tip to ream it out, or try blowing it out, maybe with compressed air.
Check for leaks, too. These little torches are very simple, there
isn’t much to go wrong, and I can’t think of anything else it could
be. For best results, the bottle should be propped up so that the
neck is about six inches from the table, I think. These things are
fine for simple soldering, but for larger silver pieces, some people
have trouble getting enough heat and graduate to an acetylene-air
torch, which is probably the next cheapest outfit. If you want one
of those, check around at the pawn shops, I occasionally see one
there. You need to know what it looks like, as sometimes they have a
bottle attached, and sometimes not. Cheaper, of course, to find one
with the bottle. Check on what a bottle costs before buying a torch
alone.

HTH,
Roy


#6

.Rita… go with little torch…you can use propane and
oxyegen…propane can be bought in hardware store …i think 30 Ib
bottle is 20 ddl plus the gas…think about renting a large
bottle of oxyegen with ox .it will last you all year. or you
canpurchase a small oxyegen…that you can handle fairly easy…but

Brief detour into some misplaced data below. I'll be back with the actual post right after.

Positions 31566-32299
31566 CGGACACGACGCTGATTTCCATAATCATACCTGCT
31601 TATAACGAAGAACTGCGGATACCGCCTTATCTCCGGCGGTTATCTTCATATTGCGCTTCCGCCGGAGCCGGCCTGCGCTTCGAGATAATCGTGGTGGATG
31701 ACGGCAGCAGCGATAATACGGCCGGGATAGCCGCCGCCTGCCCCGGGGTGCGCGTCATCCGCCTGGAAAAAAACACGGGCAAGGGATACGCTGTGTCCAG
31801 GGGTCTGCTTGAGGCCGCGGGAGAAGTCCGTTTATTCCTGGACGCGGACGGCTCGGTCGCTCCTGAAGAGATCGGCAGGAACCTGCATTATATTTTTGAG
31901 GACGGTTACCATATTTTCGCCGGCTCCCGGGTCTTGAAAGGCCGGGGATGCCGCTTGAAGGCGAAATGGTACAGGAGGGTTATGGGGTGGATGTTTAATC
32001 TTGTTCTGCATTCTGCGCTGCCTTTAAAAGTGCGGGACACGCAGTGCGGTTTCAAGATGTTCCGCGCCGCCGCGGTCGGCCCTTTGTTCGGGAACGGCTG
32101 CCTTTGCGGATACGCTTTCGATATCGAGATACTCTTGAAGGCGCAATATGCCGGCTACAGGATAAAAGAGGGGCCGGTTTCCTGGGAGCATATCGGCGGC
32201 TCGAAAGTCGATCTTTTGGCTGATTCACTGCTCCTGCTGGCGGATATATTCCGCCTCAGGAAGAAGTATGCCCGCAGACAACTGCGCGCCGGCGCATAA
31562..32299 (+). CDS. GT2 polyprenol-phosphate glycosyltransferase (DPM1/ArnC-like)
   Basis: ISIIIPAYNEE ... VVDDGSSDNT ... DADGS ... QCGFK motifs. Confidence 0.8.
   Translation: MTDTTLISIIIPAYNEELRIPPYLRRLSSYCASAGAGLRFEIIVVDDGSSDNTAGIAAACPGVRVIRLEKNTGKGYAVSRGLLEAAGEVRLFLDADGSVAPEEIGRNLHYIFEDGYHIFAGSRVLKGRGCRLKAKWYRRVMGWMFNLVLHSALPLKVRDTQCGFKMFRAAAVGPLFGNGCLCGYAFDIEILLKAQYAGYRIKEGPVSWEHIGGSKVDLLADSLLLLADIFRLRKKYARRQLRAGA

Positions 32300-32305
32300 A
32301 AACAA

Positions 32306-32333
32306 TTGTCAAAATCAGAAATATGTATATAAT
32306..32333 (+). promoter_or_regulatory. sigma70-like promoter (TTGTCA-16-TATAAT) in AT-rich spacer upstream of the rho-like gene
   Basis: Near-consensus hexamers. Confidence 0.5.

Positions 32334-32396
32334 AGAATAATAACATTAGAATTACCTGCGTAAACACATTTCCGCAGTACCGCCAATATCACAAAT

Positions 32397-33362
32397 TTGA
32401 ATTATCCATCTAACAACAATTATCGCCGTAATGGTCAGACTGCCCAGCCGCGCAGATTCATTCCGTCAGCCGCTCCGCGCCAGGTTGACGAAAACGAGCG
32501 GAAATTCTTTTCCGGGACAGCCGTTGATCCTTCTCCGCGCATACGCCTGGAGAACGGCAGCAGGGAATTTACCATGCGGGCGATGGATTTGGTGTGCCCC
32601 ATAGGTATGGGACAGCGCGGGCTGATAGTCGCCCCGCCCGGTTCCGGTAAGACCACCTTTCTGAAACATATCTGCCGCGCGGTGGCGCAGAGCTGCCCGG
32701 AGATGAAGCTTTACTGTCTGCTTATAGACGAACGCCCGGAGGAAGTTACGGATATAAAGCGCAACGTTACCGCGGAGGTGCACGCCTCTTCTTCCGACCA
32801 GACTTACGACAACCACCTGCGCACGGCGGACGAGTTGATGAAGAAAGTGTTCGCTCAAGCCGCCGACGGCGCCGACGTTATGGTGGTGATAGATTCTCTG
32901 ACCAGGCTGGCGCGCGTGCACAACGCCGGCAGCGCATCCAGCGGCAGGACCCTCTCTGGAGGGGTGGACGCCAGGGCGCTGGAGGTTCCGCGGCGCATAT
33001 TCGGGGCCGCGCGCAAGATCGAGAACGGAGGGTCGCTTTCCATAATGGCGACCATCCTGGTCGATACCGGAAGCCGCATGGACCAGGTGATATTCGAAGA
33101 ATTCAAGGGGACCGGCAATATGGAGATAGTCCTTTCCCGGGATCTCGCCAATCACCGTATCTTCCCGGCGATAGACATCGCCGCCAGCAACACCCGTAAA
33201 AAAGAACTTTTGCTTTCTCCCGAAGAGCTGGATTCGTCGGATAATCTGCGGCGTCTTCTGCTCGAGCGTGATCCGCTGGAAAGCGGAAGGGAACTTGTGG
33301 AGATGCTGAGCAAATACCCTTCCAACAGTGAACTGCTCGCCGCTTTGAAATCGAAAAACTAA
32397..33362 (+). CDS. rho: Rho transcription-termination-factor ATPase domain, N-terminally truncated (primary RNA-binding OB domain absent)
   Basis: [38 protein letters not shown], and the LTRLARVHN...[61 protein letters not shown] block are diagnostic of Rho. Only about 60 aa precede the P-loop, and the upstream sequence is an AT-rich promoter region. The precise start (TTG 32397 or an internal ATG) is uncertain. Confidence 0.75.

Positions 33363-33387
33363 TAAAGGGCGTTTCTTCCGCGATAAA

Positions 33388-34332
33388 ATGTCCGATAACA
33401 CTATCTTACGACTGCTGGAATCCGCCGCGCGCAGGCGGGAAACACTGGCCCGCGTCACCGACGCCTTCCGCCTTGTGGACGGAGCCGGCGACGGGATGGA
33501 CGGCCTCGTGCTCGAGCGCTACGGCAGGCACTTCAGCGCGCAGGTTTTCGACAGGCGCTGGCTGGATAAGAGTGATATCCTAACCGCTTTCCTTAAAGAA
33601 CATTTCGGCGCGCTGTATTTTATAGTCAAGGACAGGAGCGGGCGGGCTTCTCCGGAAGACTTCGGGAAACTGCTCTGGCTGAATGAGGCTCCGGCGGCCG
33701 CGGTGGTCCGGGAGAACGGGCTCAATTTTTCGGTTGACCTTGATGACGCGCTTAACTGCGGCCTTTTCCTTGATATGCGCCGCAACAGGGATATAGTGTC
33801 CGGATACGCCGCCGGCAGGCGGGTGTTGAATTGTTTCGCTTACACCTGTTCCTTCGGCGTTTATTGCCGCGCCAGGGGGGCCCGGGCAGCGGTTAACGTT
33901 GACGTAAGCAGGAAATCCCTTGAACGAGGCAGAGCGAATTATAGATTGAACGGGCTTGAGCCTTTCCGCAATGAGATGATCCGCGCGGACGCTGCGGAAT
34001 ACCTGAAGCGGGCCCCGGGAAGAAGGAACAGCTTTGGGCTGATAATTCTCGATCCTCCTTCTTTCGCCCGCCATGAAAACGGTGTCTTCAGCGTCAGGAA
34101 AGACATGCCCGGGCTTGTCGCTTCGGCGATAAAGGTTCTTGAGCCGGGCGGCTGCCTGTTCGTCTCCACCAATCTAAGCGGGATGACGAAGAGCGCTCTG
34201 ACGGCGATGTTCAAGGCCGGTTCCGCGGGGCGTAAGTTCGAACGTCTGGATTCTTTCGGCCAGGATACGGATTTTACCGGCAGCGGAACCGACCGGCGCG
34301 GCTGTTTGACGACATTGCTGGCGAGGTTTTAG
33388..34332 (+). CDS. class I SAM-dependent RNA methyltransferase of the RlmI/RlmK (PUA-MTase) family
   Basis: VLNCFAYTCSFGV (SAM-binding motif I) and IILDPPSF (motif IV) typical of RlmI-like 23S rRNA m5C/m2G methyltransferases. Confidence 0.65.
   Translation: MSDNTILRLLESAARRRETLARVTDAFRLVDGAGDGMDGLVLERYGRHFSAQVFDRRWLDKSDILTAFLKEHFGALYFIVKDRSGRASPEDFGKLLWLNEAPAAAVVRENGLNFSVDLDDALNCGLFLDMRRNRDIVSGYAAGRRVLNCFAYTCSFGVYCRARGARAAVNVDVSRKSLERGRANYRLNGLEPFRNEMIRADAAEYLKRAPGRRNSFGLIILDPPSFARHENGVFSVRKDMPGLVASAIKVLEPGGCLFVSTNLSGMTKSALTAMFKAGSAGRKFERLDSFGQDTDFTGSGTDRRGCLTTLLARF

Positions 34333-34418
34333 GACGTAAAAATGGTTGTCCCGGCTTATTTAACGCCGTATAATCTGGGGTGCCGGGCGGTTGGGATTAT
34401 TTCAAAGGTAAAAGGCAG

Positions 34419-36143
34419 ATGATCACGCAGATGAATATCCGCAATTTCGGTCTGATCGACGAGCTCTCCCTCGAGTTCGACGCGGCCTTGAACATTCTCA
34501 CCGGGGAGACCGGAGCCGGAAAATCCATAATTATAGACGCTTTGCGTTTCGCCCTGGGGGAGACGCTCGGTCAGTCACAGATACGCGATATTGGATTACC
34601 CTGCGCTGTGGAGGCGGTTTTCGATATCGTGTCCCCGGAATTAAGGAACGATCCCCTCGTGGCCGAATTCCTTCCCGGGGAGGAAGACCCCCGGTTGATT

all means go with Little Torch.

clyde in south texas


#7

Rita, The torch you have is not familiar to me! It doesn’t sound like
a very stable setup! You didn’t say whether you are doing a lot, or
little, of torch work! If you are doing a little at a time, get the
best that you can afford. The “Little Torch” is a very nice torch and
will do most if not all of your torch work. A water torch will do a
lot of small work! If you are doing a lot of melting and/or casting
you should get a larger torch with access to bigger tips! Call Rio
Grande and get a Tool Catalog and see what’s available! It might be
worth your while to check with your fire insurance to see if using a
torch in the house is okay! GL